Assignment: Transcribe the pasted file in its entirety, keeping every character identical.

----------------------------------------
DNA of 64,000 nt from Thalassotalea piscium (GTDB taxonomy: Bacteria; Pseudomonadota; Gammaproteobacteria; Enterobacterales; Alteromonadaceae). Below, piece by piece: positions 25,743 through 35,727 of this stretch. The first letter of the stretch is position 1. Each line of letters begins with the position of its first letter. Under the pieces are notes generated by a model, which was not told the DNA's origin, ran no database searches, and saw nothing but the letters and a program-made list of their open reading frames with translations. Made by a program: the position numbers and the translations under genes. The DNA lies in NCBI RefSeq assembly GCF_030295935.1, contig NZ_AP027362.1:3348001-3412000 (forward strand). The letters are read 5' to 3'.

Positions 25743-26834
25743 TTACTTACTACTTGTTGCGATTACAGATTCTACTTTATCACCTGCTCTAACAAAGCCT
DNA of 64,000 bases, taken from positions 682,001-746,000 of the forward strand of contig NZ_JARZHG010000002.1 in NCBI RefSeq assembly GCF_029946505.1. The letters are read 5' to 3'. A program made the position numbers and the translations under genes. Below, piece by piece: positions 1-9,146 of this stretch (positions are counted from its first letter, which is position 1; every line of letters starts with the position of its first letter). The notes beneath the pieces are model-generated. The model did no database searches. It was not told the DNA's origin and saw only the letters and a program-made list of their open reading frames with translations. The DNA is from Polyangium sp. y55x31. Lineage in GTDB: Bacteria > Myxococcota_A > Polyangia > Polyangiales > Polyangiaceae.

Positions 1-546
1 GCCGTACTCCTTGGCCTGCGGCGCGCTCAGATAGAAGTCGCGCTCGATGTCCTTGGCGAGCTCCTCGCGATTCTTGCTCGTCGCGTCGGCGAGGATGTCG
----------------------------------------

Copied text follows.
DNA of 64,000 nt from Thalassotalea piscium (GTDB taxonomy: Bacteria; Pseudomonadota; Gammaproteobacteria; Enterobacterales; Alteromonadaceae). Below, piece by piece: positions 25,743 through 35,727 of this stretch. The first letter of the stretch is position 1. Each line of letters begins with the position of its first letter. Under the pieces are notes generated by a model, which was not told the DNA's origin, ran no database searches, and saw nothing but the letters and a program-made list of their open reading frames with translations. Made by a program: the position numbers and the translations under genes. The DNA lies in NCBI RefSeq assembly GCF_030295935.1, contig NZ_AP027362.1:3348001-3412000 (forward strand). The letters are read 5' to 3'.

Positions 25743-26834
25743 TTACTTACTACTTGTTGCGATTACAGATTCTACTTTATCACCTGCTCTAACAAAGCCT
DNA of 64,000 bases, taken from positions 682,001-746,000 of the forward strand of contig NZ_JARZHG010000002.1 in NCBI RefSeq assembly GCF_029946505.1. The letters are read 5' to 3'. A program made the position numbers and the translations under genes. Below, piece by piece: positions 1-9,146 of this stretch (positions are counted from its first letter, which is position 1; every line of letters starts with the position of its first letter). The notes beneath the pieces are model-generated. The model did no database searches. It was not told the DNA's origin and saw only the letters and a program-made list of their open reading frames with translations. The DNA is from Polyangium sp. y55x31. Lineage in GTDB: Bacteria > Myxococcota_A > Polyangia > Polyangiales > Polyangiaceae.

Positions 1-546
1 GCCGTACTCCTTGGCCTGCGGCGCGCTCAGATAGAAGTCGCGCTCGATGTCCTTGGCGAGCTCCTCGCGATTCTTGCTCGTCGCGTCGGCGAGGATGTCG